An estimate of the future financial position of the company.
- Going Concern Basis -
A basis for financial statements that assumes all operation will continue into the foreseeable future.
- Goodwill -
The excess of the fair value of a business and the value of the underlying assets recorded in the accounts. See also intangible.
- Gross -
Before making deductions.
- Gross Profit (or Margin) -
Total sales minus the cost of sales, and before subtracting administration and selling expenses.
- Intangible Fixed Asset -
A fixed asset that isn’t physical (e.g. a trademark or Goodwill).
- Inventory -
Product and supplies held for sale or manufacture
- Invoice (Bill) -
Summarizes goods provided and price payable
- Leasing -
Using an asset by renting it.
- Liabilities -
Debts owed by a business.
- Limited Liability -
A form of a company that limits shareholders’ liability to contribute to its assets if the company is liquidated.
- Limited Liability Company -
Company where the liability of the owners is limited to the amount of capital they have agreed to contribute.
- Liquidity -
How much cash or access to cash a business has. Counts items that can be quickly exchanged for cash.
- Materiality -
Describes types of information. Material information is information that influences economic decisions of investors or users.
- Memorandum (for a Company) -
A document that outlines the main objectives of a company and the powers it has to act.
- Net Assets -
Assets without liabilities (also ownership interest).
- Net Book Value -
Costs of non-current (fixed)( asset minus accumulated depreciation.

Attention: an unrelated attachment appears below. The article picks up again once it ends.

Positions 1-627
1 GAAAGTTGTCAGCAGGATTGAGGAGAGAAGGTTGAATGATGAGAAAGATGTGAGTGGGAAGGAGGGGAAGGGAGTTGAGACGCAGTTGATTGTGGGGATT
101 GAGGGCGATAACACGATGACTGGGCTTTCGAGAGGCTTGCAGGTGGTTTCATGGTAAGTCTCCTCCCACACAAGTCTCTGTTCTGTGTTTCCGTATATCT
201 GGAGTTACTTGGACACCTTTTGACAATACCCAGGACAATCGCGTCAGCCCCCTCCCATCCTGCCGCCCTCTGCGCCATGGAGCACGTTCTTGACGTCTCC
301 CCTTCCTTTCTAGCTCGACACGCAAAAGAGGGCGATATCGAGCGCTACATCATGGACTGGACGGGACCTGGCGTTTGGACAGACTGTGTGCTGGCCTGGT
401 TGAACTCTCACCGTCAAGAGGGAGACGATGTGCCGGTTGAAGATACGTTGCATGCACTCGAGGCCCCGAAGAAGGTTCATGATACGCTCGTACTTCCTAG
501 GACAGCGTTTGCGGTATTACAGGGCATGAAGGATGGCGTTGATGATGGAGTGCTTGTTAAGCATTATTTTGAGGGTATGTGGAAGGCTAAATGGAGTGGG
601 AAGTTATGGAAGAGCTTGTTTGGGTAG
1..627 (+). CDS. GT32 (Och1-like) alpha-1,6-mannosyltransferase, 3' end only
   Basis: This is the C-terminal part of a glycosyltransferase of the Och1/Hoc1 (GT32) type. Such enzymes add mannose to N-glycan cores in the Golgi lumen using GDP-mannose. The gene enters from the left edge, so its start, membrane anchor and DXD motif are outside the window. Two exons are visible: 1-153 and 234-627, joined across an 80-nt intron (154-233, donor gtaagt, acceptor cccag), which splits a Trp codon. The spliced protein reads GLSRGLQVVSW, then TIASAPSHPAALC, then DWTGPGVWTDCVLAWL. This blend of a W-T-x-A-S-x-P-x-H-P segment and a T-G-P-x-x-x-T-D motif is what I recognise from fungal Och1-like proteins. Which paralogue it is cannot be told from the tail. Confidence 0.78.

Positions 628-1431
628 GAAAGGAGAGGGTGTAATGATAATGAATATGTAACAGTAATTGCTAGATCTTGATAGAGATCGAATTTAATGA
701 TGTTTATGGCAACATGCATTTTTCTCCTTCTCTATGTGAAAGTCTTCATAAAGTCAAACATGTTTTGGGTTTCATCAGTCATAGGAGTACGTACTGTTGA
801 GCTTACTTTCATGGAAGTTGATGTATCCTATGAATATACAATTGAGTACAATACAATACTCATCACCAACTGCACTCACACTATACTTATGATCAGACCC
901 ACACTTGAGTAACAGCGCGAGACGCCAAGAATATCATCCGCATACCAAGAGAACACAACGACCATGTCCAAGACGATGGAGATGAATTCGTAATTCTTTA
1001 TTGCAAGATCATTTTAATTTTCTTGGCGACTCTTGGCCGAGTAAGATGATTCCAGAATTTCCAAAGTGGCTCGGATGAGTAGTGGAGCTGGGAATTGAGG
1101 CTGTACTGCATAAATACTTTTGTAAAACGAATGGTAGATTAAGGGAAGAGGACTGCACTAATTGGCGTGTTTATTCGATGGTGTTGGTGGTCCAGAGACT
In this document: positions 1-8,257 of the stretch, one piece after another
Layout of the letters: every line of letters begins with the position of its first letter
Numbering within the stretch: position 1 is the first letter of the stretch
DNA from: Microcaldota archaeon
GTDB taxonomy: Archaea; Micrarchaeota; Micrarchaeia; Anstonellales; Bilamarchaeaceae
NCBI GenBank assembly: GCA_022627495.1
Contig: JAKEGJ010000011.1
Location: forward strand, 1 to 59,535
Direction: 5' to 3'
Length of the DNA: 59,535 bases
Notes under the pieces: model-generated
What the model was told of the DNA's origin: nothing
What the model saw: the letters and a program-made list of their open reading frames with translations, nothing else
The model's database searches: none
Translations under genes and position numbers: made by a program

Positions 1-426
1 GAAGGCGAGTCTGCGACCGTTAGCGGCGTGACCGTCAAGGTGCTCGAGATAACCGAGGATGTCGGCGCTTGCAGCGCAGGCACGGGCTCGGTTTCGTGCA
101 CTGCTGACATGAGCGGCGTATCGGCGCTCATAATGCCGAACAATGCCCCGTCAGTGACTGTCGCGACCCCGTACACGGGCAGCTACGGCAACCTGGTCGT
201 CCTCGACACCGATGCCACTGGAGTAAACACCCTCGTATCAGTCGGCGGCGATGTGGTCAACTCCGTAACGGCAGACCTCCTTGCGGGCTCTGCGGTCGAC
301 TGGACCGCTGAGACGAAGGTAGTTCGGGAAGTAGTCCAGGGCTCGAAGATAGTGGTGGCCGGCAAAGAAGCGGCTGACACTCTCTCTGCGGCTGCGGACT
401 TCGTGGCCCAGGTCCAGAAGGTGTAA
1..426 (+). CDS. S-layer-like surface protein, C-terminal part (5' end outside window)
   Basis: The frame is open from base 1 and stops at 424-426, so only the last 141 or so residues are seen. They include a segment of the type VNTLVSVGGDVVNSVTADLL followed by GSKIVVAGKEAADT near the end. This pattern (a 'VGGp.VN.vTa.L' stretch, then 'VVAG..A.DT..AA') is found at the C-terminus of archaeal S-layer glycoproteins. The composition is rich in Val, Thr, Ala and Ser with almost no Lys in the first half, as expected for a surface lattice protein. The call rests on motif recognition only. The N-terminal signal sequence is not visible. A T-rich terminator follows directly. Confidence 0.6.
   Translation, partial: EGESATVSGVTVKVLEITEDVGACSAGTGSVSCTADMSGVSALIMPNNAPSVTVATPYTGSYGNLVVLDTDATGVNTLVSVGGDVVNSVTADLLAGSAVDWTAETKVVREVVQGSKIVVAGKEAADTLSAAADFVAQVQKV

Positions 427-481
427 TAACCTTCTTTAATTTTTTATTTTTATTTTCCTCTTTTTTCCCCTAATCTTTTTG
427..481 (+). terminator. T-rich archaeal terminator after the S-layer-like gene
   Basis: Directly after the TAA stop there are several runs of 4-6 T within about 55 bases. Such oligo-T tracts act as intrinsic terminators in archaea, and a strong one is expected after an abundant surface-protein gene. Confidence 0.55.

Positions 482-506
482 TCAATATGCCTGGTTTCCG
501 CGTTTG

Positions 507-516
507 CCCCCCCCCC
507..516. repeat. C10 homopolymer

- Net Profit -
Sales minus cost of goods sold and administrative and selling costs.
- Nominal Value (of A Share) -
The named value of a share when the share is issued.
- Ordinary Shares -
Shares that give the holder a portion of the dividend and also a share of the net assets upon closing the business.
- Partnership -
Two or more people who go into business together to make a profit (can be companies too).
- Prepayment -
A payment made in advance for something that benefits the business, like rent or insurance. (Also called a prepaid expense).
- Profit -
Calculated as revenue (income) minus expenses.
- Profit and Loss Account -
A financial statement that shows revenue, expense, and profit. Also called income statement.
- Provision -
This is a liability with an unknown amount or date.
- Provision for Doubtful Debts -
This is an estimation of what debts may not be collected on. It’s reported as a trade receivable deduction in the balance sheet.
- Registrar of Companies -
The registrar is a governmentally authorized official who keeps a record of all documents issued by a company.
- Reserves -
A portion of the company’s assets that the owners retain when the company grows. Most common example is retained earnings.
- Retained Earnings -
The buildup of past profits available for financing assets.
- Secured Loan -
A loan that is secured with collateral in the event that the loan is unpaid.
- Share Capital -
The total amount of cash that shareholders have contributed.
- Share Certificate -
Document that provides evidence of share ownership.
- Share Premium -
A price paid for a share that’s above the value of the share.
- Shareholders -
Owners of a limited liability company.
- Sole Trader -
One person who operates their own business alone.
- Stakeholders -
People who have a stake in the company—have an interest in financial information about the business.
- Stock -
A word with two different meanings. It can mean the inventory of goods that a business has, or the division of ownership of a company.
- Tangible Fixed Assets -
A physical fixed asset. Used to differentiate it from an Intangible fixed asset.
- Trade Creditors -
People or companies who provide goods or services and allow for payment a period after the goods are exchanged.
- Trade Debtors -
People or companies who buy goods or services and pay for them a period after receiving the goods.
- Turnover -
Revenue generation from business operation, such as sales.
- Work-in-progress -
The cost of partially completed goods, intended for completion in the near future and recorded as an asset. Akin to stocks.
- Working Capital -
Capital that finances the short term assets of a company. Calculated as current assets minus current liabilities.